• Useful as a water crop as they can acclimatize themselves to almost all growing conditions, with some thriving in manure-rich or eutrophic waters. They reproduce quickly, extending over large surface areas, and are easily harvested. Their high fat and protein content makes them a source of food for animals and poultry.
  • Duckweeds have potential in wastewater treatment, absorbing excess nutrients from surface waters, including phosphorus and ammonias, reducing suspended solids, and reducing biochemical oxygen demand.


  • Reproduces by seed and vegetatively, thought during the growing season, nearly all plants arise by vegetative reproduction.
  • Unlike the ordinary leaves of most plants, each duckweed frond contains buds from which more fronds may grow. These buds are hidden in pouches along the center axis of older fronds. As they grow, new fronds emerge through slits in the side of their parent fronds. Until they mature, daughter fronds may remain attached to the parent frond. Rapidly growing plants often have three or four attached fronds.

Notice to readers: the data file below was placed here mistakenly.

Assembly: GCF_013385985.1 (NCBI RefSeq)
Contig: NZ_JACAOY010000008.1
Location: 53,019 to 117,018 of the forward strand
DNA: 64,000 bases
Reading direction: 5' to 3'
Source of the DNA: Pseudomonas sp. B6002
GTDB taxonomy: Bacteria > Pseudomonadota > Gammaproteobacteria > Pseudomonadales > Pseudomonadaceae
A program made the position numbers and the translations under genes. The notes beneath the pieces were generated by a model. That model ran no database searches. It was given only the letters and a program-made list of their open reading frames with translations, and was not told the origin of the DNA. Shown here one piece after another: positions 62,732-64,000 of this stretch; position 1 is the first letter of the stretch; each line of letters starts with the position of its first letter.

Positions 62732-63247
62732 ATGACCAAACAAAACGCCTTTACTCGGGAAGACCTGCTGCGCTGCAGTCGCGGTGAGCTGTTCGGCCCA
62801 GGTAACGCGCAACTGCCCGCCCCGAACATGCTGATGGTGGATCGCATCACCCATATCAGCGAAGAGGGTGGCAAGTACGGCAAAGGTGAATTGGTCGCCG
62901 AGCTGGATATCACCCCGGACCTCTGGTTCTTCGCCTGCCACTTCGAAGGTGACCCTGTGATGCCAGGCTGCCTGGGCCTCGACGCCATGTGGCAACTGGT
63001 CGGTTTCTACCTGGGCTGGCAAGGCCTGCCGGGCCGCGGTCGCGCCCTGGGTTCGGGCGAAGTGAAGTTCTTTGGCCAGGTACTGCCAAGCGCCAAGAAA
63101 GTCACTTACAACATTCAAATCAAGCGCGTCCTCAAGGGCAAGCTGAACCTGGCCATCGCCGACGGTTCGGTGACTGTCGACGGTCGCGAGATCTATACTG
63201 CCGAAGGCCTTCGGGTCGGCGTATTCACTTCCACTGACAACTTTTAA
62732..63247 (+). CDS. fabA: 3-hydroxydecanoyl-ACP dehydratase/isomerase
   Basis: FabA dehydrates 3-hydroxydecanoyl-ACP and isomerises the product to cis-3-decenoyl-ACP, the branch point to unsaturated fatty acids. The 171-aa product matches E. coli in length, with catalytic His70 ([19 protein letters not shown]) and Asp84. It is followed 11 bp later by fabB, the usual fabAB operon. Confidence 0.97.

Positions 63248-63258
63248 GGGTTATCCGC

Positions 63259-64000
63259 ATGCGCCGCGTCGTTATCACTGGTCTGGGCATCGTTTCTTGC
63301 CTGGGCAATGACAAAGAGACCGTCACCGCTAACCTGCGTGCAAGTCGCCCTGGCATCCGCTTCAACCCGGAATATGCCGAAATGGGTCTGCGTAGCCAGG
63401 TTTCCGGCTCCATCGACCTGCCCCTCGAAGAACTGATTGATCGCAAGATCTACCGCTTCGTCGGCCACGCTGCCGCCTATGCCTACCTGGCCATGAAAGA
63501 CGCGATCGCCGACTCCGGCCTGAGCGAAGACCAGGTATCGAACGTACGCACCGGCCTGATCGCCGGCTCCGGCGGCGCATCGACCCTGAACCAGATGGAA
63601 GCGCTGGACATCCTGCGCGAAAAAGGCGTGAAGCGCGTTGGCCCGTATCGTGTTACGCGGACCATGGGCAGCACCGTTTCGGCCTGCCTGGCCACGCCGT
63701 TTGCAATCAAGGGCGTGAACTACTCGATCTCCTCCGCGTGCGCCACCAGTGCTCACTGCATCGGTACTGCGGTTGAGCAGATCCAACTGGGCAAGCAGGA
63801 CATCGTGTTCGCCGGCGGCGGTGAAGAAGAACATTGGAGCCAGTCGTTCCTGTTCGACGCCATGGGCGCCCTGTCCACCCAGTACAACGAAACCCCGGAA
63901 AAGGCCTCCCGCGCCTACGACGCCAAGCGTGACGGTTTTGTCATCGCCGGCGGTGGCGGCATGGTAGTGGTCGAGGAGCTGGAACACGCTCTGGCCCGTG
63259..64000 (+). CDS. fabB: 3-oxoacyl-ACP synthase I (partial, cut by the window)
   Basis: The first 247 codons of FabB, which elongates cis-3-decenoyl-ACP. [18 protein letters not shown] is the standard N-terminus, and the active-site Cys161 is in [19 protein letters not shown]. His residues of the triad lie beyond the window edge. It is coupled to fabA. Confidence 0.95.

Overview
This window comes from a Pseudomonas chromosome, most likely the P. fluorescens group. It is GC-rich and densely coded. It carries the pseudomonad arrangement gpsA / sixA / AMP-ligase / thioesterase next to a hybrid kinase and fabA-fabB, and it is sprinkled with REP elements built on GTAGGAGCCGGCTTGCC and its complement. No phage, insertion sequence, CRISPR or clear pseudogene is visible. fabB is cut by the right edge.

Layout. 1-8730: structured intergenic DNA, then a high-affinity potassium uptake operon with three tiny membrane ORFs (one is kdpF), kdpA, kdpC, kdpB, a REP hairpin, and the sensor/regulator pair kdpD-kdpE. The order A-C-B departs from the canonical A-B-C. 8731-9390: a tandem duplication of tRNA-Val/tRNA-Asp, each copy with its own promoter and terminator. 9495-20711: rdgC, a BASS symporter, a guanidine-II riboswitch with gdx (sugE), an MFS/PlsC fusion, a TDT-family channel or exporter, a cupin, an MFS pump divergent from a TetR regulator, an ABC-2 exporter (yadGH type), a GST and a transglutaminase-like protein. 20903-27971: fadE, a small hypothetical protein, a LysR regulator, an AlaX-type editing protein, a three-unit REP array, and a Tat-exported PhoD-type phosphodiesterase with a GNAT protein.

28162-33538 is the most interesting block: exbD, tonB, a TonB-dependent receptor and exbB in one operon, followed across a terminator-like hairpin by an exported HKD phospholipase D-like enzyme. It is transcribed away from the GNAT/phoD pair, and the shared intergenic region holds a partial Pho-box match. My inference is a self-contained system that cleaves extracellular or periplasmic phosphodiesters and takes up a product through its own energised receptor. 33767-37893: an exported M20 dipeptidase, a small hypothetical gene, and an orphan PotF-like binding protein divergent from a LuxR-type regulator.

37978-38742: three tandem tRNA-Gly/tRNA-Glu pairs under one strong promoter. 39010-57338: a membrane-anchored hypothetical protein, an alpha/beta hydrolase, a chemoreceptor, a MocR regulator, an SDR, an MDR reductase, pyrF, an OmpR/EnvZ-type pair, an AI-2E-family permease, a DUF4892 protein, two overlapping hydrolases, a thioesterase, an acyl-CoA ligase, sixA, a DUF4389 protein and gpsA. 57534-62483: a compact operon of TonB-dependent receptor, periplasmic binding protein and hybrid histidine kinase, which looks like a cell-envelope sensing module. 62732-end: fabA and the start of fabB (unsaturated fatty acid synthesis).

• In fall, budding pouches produce smaller, rootless, dark green or brownish daughter plants called turions. These dense, dormant, starchfilled structures sink in the fall and rise in the spring due to changes in starch composition and gas spaces. Other aquatic plants form turions which are distinctive terminal buds, but Lesser Duckweed turions are very similar to ordinary fronds, just darker green and a bit smaller
  • Although Duckweed can set seed and produce fruit like other flowering plants, flowers and seed are uncommon.
  • Plants may overwinter as turions, or as seeds, sinking and resting at the bottom of the pond until they germinate.
  • Duckweed reproduce at twice the rate of other vascular plants. Under ideal conditions, the frond area can double in a few days.


  • By benign neglect


  • Hardy to USDA Zone 3 (average minimum annual temperature -40ºF)
  • Easily grown in garden ponds, where it removes excess nutrients from the water while providing surface shade, both of which act to inhibit algae growth.
  • Like most water plants, does best in full sun.
  • Goldfish, and other carp, are particularly fond of duckweed. Keep a "starter batch" in a separate, fish free container or pond, if the fish are too voracious.
  • Can be invasive in garden ponds without goldfish, but can be controlled rather easily by surface skimming with a hand skimmer from a swimming pool supplier. Just throw it in the compost - it's rich in nutrients.



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Last updated on 26 February, 2004